Sarru-Kin was an effective administrator and he did continue the Sumerian progress but with a different flavor. During his reign his Semitic language, Akkadian, became the dominant language in all of the Mid-East; many of the Sumerian tablets were rewritten in Akkadian. The Babylonian, Arabic, Hebrew and Aramaic languages are all variations of the Akkadian language. Sarru-Kin ruled from 2334 to 2279 BC.
Sarru-Kin’s son and successor, Rimush, was an especially blood thirsty King. When his father died many city-states revolted and Rimush retaliated by inflicting large scale destruction across Sumer; the cities of Ur, Umma, Adab and Lagash were destroyed. Rimush bragged about his great accomplishments by posting his death count on Victory Steles. By his count he killed 56,000, captured/enslaved 29,000 and expelled/annihilated 25,000. Rimush ruled for only nine years after which Sarru-Kin’s other son, Manishtusu ruled for fifteen years.
Though both Rimush and Manishtusu held the empire together it is generally acknowledged that the height of the Akkadian Empire was under Sargon’s grandson, Naram-Sin who expanded the empire beyond even that of his grand-father.
It was under Naram-Sin’s son, Shar-Kali-Sharri, that the Akkadian empire fell apart. During a great drought the fiercely independent Sumerian city-states along with Elam to the East, the Amorites in the West and the Gutians in the North all rose together. When Shar-Kali-Sharri died in 2193 BC this ended the 150 year rule of the Akkadian empire. There is little doubt that the subjects of the Akkadian Empire harbored an intense hatred towards their rulers. The city of Agade was completely destroyed and not a trace of it can be found today.
While Sarru-Kin was a ruthless power hungry man history has been kind to him. A thousand years after his death the Assyrian Empire revered him as the epitome of a ruler, someone every King should emulate.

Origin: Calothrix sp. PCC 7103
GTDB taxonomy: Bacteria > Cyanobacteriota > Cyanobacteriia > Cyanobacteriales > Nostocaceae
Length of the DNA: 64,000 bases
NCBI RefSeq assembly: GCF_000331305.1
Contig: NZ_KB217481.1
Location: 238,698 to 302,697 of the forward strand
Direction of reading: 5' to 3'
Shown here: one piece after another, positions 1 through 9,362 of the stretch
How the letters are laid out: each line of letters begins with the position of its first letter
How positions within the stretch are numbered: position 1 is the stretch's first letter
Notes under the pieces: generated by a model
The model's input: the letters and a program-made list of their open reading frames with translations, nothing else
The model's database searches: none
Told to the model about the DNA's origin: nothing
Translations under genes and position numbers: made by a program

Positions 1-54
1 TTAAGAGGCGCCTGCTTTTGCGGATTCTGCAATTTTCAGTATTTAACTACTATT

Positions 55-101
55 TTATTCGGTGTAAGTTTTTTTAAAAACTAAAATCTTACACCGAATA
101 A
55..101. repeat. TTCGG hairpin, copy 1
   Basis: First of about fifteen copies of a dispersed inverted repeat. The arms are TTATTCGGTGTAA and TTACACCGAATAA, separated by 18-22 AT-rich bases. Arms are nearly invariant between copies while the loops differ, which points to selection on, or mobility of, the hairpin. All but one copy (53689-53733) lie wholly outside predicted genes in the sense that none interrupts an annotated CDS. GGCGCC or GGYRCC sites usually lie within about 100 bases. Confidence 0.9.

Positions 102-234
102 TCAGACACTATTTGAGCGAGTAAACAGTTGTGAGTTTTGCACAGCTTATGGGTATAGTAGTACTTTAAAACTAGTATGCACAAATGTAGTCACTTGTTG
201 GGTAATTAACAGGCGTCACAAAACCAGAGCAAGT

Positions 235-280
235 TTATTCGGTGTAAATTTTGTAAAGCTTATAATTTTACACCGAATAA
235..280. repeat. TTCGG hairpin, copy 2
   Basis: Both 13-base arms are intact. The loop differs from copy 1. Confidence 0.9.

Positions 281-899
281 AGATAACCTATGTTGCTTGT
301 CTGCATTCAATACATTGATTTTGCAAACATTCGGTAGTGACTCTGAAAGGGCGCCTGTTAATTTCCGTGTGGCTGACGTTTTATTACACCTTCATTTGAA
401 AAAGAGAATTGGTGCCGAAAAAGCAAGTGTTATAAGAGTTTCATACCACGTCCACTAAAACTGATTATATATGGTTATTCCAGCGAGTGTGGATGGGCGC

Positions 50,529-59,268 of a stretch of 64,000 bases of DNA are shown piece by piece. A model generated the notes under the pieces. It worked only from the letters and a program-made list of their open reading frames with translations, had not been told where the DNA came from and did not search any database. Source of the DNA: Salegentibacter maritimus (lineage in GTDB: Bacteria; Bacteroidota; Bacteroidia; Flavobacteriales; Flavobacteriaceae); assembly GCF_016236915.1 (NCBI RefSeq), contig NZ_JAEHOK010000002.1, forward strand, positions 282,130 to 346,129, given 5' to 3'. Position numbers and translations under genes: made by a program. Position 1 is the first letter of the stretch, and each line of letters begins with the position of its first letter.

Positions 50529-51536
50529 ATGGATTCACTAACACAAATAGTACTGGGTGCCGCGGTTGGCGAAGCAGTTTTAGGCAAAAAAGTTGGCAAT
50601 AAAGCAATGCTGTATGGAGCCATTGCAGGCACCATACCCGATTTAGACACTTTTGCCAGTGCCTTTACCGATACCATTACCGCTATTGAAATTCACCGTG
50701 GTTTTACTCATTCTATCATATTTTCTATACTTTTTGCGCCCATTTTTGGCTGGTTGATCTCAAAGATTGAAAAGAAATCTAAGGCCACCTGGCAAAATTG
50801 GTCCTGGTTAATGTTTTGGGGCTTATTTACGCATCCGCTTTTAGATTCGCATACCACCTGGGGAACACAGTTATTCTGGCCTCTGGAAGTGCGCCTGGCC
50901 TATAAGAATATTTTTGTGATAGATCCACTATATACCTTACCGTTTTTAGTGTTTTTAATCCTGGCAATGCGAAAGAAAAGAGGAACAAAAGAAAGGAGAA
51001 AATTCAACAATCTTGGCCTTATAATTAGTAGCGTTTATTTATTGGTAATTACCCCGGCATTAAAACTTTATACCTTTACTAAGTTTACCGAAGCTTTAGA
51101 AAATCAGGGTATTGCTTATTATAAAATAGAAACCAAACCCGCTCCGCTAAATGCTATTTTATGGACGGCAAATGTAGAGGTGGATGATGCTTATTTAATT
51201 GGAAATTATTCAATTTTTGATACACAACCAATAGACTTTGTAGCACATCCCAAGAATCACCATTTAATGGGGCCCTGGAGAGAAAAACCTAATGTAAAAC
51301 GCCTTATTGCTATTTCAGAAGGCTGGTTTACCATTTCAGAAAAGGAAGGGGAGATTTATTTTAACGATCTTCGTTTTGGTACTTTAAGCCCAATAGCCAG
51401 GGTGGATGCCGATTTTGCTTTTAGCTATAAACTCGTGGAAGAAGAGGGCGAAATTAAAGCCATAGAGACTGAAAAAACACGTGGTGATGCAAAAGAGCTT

After the fall of the Akkadian Empire, about 2154 BC, a barbaric tribe from the Northern Zagros Mountains, the Gutians, appear to have become the dominant power in the region but their only interest was the spoils of war. They were a nomadic tribe from the North East in the area of modern day Mosul, Iraq. For the Gutians to conquer the Akkadians they must have had a massive army of hundreds of thousands of fighters because the Akkadians had ruled all of Mesopotamia for well over a hundred years and they were firmly in control. The Gutian’s primary tactic was ‘hit and run.’ They would invade a city, kill many and loot all the treasure and then flee. With the fall of Akkad, and the terror of the Gutians, temples were destroyed, records were not kept, irrigation canals were not maintained and crops were not planted.
The Gutians had no regard to the culture of the Sumerians and under their rule a great darkness fell over Sumer; a time of anarchy in which no King was able to exert dominance. About this period The Sumerian King’s Lists says:
“Then who was king? Who was not the king?
Igigi, Imi, Nanum, Ilulu:
four of them ruled for only 3 years.”
However, even under these worst of times there were Sumerian cities which managed to maintain some degree of independence and self-rule. One of the greatest Sumerian Kings, Gudea, reigned in Lagash during the Gutian terror. It is likely that Gudea paid tribute to the Gutians to leave Lagash alone since they only wanted the treasure and had no interest in living in cities or ruling an empire.